By Dave Oshry
If you are reading this, then before you go any further, sign The Gamer Petition, an independent campaign started in order to mobilize the gaming community before the case of Schwarzenegger v. ESA and EMA is heard. This landmark Supreme Court case will determine whether video games will continue to be protected as free speech like any other respectable medium of art. If you’ve not already been made aware of this case, then we’re glad you’re here.
Here is what The Gamer Petition states:
We, the undersigned American video game consumers, purchase, rent and play video games the way we do other entertainment content such as movies and music. We respectfully request that you hold that video games are indeed free speech, protected under the First Amendment, like other entertainment media.
Today was the last day to file, “friend of the court briefs” to be be considered by the court before the case is heard. Well, the gaming pioneers over at Id Software have done just that. In a 32 page document, Id states many reasons why games should receive the same free speech protection as do movies, books and other forms of media, and we’ve sifted through the entire thing to outline them. If you enjoy legal jargon, feel free to read the entire brief here.
The brief begins by outlining who Id is and why they have any reason to address the court. We all know that Id helped to pioneer gaming as it is today and that their games have been brought into question many times before, but being a legal document, this all must be re-iterated at length:
Id Software LLC (“Id Software”) is a limited liability corporation organized under the laws of Delaware. It has been recognized as a pioneer in the creation and development of video games. See Micro Star v. Formgen Inc. Id Software has also been active in explaining why the First Amendment protects video games as much as any other artistic medium, having been a party in James v. Meow Media, Inc. and Sanders v. Acclaim Entm’t Inc. It also submitted a brief amicus curiae in Interactive Digital Software Ass’n v. St. Louis County. In addition, two briefs submitted in the instant case make specific, negative references to Id Software’s work. See Brief of Amicus Curiae Eagle Forum Educ. & Legal Def. Fund in Support of Petitioners(referring to the video game Doom); Brief of Amici Curiae California State Senator Leland Yee, Ph.D. (referring to the video game Wolfenstein 3D). These amici have thus put Id Software’s interests directly at issue.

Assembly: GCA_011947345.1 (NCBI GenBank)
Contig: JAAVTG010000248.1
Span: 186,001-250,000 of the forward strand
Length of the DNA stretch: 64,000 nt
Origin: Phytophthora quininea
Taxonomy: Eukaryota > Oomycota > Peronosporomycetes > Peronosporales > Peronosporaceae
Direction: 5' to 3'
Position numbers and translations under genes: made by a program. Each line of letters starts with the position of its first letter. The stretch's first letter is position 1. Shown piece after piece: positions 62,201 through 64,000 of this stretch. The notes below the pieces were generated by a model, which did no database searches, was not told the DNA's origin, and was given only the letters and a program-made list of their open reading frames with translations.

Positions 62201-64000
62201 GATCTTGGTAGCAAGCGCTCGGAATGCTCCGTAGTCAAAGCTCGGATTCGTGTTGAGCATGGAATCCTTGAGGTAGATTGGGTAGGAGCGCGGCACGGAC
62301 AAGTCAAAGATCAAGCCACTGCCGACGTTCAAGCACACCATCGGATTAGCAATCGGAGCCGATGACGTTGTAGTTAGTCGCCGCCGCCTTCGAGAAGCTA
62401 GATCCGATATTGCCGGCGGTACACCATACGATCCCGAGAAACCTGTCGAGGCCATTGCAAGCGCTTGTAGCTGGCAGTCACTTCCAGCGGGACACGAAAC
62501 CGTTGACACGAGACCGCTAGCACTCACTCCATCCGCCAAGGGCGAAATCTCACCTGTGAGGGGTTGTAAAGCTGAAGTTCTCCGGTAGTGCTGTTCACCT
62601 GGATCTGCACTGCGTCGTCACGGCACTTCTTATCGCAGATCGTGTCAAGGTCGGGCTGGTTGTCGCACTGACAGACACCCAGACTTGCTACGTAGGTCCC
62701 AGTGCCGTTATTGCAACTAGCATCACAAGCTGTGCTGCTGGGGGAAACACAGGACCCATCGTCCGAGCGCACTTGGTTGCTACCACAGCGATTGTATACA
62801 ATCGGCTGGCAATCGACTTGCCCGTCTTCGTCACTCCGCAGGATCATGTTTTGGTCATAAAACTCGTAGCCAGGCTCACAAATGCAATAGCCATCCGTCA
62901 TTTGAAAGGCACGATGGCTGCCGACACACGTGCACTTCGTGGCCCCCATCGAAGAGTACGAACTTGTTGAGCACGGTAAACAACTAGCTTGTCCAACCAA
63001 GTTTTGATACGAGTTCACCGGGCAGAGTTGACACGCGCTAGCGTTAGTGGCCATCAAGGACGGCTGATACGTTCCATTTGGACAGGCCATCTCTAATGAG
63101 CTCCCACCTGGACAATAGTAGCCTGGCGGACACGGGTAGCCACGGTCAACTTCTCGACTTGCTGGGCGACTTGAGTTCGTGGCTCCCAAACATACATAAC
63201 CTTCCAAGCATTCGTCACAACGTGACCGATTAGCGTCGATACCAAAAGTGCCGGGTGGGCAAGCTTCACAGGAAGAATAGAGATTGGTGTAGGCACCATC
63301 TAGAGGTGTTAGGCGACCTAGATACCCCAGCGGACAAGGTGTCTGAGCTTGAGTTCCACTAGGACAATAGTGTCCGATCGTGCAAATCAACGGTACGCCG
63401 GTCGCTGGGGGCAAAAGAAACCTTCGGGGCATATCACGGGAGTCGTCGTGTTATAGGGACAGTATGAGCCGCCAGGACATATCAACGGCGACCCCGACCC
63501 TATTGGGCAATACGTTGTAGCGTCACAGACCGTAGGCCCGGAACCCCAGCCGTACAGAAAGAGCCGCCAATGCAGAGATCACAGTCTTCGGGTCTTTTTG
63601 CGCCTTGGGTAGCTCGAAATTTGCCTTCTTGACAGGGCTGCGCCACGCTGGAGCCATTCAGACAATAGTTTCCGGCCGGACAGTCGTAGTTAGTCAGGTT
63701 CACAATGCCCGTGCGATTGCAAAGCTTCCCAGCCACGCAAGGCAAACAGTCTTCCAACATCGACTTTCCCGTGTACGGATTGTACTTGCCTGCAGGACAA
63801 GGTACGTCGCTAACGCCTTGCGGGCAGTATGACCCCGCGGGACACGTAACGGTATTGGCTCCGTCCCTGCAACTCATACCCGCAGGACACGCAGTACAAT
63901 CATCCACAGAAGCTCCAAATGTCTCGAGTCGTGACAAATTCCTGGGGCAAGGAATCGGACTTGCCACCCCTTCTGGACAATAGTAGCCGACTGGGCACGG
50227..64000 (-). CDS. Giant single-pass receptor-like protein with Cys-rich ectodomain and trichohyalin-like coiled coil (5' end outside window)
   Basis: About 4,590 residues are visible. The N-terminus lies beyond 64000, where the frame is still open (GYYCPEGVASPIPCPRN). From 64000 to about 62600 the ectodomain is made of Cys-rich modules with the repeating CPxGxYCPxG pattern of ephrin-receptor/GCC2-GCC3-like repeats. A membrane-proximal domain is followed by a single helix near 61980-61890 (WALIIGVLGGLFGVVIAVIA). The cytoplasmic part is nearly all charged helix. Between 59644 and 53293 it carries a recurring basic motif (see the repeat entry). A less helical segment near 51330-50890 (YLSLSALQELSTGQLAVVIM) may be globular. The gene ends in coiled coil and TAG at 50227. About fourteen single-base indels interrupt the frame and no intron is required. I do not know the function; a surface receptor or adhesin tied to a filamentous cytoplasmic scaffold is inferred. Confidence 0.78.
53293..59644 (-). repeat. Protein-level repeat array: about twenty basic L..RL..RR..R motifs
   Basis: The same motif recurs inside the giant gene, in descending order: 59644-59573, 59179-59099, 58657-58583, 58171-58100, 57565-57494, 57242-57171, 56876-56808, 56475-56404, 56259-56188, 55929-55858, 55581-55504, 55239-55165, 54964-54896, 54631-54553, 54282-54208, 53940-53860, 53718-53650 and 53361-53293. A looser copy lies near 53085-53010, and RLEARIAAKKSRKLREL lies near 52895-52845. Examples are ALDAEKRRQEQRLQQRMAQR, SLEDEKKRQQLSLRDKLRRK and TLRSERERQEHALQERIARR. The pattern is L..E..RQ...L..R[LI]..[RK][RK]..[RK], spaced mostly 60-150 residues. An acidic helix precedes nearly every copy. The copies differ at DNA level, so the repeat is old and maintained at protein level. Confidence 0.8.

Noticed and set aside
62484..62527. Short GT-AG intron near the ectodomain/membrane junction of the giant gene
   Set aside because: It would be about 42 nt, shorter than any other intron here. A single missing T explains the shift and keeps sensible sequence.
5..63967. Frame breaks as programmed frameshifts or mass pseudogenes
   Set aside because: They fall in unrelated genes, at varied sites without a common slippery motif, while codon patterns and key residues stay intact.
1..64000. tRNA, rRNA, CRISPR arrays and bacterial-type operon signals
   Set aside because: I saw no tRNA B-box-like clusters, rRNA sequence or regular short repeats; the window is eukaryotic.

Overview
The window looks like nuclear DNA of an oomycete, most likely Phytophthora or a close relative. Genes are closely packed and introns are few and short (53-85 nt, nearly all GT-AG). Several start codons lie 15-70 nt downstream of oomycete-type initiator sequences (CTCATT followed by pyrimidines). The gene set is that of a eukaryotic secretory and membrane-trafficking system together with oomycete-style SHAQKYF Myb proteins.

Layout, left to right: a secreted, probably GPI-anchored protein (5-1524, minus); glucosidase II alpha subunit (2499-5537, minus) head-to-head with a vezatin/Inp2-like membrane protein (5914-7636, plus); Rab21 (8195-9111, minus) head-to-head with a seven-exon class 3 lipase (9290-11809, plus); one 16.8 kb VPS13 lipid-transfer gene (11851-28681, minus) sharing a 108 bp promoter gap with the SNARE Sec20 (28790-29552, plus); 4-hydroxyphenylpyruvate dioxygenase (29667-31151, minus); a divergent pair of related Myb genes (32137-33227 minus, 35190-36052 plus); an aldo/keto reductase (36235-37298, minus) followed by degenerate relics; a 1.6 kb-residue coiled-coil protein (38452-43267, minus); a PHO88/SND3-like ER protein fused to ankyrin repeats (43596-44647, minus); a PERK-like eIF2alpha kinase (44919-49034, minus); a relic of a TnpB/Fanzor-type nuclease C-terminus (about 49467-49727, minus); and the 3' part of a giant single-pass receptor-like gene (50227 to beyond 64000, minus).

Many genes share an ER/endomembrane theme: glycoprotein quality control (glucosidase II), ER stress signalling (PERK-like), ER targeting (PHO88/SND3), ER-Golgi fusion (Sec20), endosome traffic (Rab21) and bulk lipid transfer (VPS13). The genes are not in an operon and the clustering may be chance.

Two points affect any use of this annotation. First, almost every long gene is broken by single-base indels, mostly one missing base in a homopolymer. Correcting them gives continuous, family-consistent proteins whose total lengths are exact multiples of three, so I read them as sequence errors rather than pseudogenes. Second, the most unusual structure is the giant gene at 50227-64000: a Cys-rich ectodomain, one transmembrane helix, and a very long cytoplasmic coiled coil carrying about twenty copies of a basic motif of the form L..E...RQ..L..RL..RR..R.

They then go on to say how their livelihoods depend on being able to create video games, and that this ruling would threaten their own human expression and free speech rights:
… from the perspective of individuals who create and develop video games, whose livelihood depends on such activity, and one of whose primary forms of expression consists of such activity. The statute under review not only threatens their expression, but also threatens to destabilize an artistic movement of which these individuals form part of the vanguard. A decision by this Court affirming the Ninth Circuit would protect important constitutional interests, confirm the status of video games as a fully protected form of expression, and substantially serve the interests of Id Software.